Real Madrid does this peculiar thing. They're linked with a player. It's always somebody who makes you wonder why they even pay for a scouting department. This isn't a slight. What is the use of being arguably the biggest club in the world if you can't occasionally nab the very best talent? But the player is always an obvious choice. Italian suits, Danish furniture. Kaka, Gareth Bale, Eden Hazard. For whatever reason, the process of landing the player takes longer than it should. It's not often a single-summer affair. There are rumors for an entire season, and then there's an offer in July, a counteroffer in late July, a standoff, a deadline deal that doesn't go through. Infamously, David De Gea didn't join Madrid in 2015 because Manchester United—intentionally or otherwise—filed paperwork moments after the transfer deadline had closed. Rumors of malfunctioning fax machines. This isn't to say Madrid don't do straightforward deals. But they're involved in lots of complicated ones. Last-minute transactions, near misses.

Their business seems so protracted because they've essentially got state media. The sports tabloid Marca and the radio show El Chiringuito—you have to understand that radio shows still have a lot of sway in Spain, like WFAN in the 90s if Mike Francesca actually had as many sources as he claimed to—circulate what president Florentino Perez and his crew want circulated. Such-and-such struggling player has been acting up in training. The manager is on thin ice. The team that Madrid is playing next week is a mess. And Madrid's top transfer target for the summer is said to be very interested in coming to the Bernabéu. This is often transparently cynical. You read something in Marca and realize pretty much immediately that you're reading exactly what Florentino wants you to read. But while propaganda isn't subtle, its effects are. It deposits a sentiment, no matter how obviously false, into the discourse. And suddenly it seems, even if you don't really believe it, more true than it was a few seconds ago. You can't speak new realities into existence, but you can make them seem incrementally more possible. See: positive self-talk, whole political careers.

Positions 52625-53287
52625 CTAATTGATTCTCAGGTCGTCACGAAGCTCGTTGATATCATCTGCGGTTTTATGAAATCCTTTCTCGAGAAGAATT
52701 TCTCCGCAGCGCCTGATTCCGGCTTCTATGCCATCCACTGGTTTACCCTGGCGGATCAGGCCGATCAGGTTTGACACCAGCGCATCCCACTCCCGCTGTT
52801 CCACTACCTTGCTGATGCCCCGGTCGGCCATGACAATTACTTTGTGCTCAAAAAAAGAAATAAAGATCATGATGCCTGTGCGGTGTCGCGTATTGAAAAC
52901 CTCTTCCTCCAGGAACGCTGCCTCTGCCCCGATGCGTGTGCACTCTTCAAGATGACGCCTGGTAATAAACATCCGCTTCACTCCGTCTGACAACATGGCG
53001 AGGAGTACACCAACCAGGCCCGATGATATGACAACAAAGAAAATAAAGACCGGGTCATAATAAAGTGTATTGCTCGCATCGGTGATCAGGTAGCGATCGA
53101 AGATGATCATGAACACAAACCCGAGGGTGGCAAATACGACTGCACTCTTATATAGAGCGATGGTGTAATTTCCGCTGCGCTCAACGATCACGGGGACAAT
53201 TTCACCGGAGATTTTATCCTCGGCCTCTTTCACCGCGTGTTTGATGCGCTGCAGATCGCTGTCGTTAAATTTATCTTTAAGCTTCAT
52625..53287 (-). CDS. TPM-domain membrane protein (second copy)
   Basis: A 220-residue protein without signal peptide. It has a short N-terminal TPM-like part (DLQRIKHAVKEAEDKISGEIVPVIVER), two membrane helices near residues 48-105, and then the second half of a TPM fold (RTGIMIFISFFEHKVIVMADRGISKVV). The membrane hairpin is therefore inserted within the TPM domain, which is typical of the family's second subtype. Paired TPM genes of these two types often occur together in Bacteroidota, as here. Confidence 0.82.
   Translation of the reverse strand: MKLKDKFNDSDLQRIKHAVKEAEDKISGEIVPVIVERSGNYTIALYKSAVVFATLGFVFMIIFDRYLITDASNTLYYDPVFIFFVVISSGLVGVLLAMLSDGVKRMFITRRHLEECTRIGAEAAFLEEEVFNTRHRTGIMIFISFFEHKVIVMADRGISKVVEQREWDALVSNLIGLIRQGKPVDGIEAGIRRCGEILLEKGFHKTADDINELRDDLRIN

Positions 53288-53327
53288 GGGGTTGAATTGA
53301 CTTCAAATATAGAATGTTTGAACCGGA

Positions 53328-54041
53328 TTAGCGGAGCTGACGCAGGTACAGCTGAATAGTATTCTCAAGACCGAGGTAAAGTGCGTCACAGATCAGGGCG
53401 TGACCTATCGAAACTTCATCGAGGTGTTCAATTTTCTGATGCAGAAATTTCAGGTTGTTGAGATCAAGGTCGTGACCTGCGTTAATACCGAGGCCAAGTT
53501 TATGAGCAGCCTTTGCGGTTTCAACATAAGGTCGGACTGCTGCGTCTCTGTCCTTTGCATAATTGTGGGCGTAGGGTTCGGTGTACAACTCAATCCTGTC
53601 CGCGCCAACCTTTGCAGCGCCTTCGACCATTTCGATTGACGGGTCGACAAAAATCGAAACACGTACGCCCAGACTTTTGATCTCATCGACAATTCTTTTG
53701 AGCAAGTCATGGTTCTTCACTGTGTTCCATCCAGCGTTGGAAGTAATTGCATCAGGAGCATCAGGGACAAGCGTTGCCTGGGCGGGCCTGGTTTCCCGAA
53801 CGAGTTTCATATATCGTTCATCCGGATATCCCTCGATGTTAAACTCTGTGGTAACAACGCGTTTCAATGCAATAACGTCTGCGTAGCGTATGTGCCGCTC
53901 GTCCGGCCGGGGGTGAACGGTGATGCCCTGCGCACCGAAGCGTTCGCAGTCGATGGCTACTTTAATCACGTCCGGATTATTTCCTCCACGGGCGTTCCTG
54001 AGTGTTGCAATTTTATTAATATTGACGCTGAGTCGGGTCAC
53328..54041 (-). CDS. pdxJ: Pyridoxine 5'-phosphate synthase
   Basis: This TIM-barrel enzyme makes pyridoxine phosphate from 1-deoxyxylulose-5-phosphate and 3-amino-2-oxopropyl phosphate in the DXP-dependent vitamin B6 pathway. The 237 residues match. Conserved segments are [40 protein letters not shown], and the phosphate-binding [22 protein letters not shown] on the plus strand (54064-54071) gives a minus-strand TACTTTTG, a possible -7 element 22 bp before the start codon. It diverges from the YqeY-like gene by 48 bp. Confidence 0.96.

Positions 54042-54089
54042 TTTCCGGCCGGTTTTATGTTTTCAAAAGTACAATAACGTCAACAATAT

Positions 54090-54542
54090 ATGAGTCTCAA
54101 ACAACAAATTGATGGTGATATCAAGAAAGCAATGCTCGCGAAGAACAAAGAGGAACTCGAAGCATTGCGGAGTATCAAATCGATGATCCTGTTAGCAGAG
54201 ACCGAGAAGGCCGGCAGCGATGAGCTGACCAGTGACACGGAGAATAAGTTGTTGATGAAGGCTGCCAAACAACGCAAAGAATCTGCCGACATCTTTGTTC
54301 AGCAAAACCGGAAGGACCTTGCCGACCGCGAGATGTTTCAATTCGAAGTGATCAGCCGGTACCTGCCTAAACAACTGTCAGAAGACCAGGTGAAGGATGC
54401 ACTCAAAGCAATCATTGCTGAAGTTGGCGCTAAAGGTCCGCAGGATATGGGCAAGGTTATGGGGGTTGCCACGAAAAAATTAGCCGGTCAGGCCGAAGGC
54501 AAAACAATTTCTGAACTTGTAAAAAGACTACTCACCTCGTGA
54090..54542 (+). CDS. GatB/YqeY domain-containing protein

This is only the beginning of the peculiar thing. Real Madrid wants a player. They express that they want a player by floating in the press that the player wants them. Negotiate for three months, nine months, eighteen. The player eventually ends up in all-white, smiling at his presentation, announcing that since he was a child, he wanted to play for Real Madrid. (Player are usually lying when they say this kind of thing. With Real Madrid, they actually might not be.) And after that process is over, after the signing has been consummated and the warm glow of a fresh relationship fades, the player sucks. Or maybe he doesn't suck, precisely, but he falls well short of some really lofty expectations. Or he's hurt, off and on, and unable to get in a groove. He's confounding and then frustrating and then derided and then loathed. He gets whistled. The stands get on him just for standing on the pitch, fixing his shorts. Fans of other clubs act like this is specifically a Real Madrid phenomenon, like the Bernabéu is the only stadium that has some bratty socios. This is a dumb stereotype. Fans of every club cuss out their players. But Real Madrid is particularly hard on underperformers. It's not that they've whisted Cristiano Ronaldo. It is that they have hated, with their bursting hearts, flops like Danilo and Anelka and—here and there; it's complicated—Bale.